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king's name, commanded all the members to depart to their several homes.

But, instead of obeying that order, they all went in a body, with that poor weak creature the lord Crawford at their head, to the market cross: and there published a protestation, declaring, that the king had no authority in church affairs, nor any right to dissolve their general assembly.

I relate this story as it was told me, not only to give the reader an idea of the spirit that reigned in that kirk, established now in Scotland, as I have said, but likewise to do justice to the memory of king William, which may be the more acceptable, as coming from one who was in a contrary interest. And, indeed, I have so good an opinion of that prince, as to believe he would have acted much better than he did, with regard to the civil and ecclesiastical constitution in Scotland, if he had been permitted to govern by his own opinions.

But now to come to the conclusion of my story. The Hollantide * after I arrived in Ireland, my wife and two daughters followed me; and we settled in the county of Tyrone, with my father (who died two years afterward) on a small freehold; where I made a hard shift to maintain them, with industry and even manual labour, for about twelve years, till my wife died, and my daughters were married, which happened not very long after I became a widower. I am at present in the eighty-third year of

my age; still hated by those people who affirm the old covenanters to have been unjustly dealt with and therefore believe a great number of improbable stories concerning me; as that I was a com

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mon murderer of them and their preachers, with many other false and in probable stories. * But the reader, I hope, from whom I have not concealed any one transaction or adventure that happened to me among those rebellious people, or misrepresented the least circumstance, as far as my memory could serve me, will judge whether he hath reason to believe me to have been such a person as they represented; and to hate me, as they do, upon that account. And my comfort is, that I can appeal from their unjust tribunal, to the mercy of God; before whom, by the course of nature, I must soon appear; who knows the integrity of my heart, and that my actions (condemned by them) were, as far as my understanding could direct me, meant for the good of the church, and the service of my king and country.

And although such people hate me, because they give credit to the false reports raised concerning

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During the childhood of the present editor, many stories were current, about the persecution, which are probably now forgotten. One old man was often mentioned to him, who had survived these scenes more than half a century, and bad himself been an active persecutor,--a tollower, it was believed, of Grierson of Lag. This man was spoken of with a strange mixture of abhorrence, terror, and something approaching to respect. The poor in his neighbourhood avoided him in social intercourse, but were ready to minister to his wants, tor he was him:elf in poverty. As far as could he learned, he was, like Creichton, an enthusiast in the episcopal persuasion, and a firm believer in the justice of all that he had done. He was regular in his devotions from the Common Prayer, silent and grave in conversation, and lived, as it were, alone in the world, without meeting sympathy from a human being. No one veni ured to ask him of the deeds he had done or witnessed, nor did he himself ever talk upon the subject. The generation then alive only knew his character and exploits from the report of their fathers, whose enbittered hatred had, in the succeeding geDeration, sunk into a surt of supersutious dislike and dread. This person probably died about 1750 This character is here noticed as an illustration of what Creichton mentions in the texto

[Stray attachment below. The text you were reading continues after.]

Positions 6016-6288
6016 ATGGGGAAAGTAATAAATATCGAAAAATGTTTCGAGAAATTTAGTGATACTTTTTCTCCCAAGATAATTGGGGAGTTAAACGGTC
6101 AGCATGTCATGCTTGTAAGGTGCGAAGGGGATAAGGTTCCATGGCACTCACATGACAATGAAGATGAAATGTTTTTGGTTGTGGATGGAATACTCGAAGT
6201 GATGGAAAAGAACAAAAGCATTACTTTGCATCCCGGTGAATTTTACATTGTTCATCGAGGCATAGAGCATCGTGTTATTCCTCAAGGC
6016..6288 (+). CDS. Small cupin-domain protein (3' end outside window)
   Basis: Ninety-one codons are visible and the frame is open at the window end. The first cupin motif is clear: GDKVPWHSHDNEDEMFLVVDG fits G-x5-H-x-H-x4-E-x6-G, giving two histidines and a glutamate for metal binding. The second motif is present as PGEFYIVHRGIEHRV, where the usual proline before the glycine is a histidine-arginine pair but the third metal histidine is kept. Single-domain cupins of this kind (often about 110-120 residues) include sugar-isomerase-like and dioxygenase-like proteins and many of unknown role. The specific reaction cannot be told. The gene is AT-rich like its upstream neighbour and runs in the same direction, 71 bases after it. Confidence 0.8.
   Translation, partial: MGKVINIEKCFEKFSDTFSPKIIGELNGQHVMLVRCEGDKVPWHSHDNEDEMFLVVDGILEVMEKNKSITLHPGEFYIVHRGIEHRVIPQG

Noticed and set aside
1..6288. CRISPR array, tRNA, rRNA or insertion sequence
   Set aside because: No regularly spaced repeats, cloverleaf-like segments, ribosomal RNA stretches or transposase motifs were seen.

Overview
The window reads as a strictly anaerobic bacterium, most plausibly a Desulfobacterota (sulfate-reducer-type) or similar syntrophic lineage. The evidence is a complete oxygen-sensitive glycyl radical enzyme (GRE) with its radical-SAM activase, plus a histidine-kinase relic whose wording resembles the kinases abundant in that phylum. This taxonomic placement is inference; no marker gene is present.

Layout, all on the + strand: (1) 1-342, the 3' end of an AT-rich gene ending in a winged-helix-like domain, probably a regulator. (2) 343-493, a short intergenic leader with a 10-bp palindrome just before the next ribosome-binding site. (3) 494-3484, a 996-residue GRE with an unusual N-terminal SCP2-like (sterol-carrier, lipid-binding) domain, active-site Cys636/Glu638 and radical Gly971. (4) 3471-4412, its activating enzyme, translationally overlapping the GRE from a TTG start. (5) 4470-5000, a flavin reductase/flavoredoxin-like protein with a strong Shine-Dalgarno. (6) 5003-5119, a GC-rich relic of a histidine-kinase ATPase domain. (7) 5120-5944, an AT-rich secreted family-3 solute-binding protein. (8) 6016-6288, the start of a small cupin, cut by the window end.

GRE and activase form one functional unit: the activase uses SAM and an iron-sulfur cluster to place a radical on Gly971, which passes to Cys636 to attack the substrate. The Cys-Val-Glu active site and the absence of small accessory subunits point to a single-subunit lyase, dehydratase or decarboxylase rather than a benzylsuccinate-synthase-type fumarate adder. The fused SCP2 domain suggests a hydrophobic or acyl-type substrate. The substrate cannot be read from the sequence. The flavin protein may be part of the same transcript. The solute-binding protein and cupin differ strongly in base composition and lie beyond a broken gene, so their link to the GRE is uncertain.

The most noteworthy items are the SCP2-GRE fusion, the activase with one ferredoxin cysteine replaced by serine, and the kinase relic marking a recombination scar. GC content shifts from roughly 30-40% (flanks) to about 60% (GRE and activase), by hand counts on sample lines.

me, another comfort left me in my old age is, that I have constantly preserved (and still do so) the love and esteem of all honest and good men, to whom I have had the happiness at any time to be known.

JOHN CREICHTON.

IN THE YEAR OF OUR LORD, 1780.

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NOTES

ON

ADDISON's FREEHOLDER.

The Freeholder, it must be remembered, was a kind of political

Spectator, published periodically, with the purpose of reconciling the people of England to the accession of the House of Hanover. These papers, while they exhibit the exquisite humour and solid sense peculiar to the author, shew also, even amid the strife of party, that philanthropy and gentleness of nature, which were equally his distinguishing attributes. None of these qualities would have conciliated his great opponent Swift, had the field of combat yet remained open to him. But as he withdrew from it in sullen indignation, he seems to have thrown out the following flashes of satire, as brief examples of what he would have done had the hour of answer been yet current.

The following MS. Notes were transcribed from

the original, in Swift's own hand, in Addison's Freeholder, which belonged to Dr Bernard, late Bishop of Limerick.

FREEHOLDER, No. 2.-Character of George I.

" It was by this (this firmness of mind) that he surmounted those many difficulties which lay in

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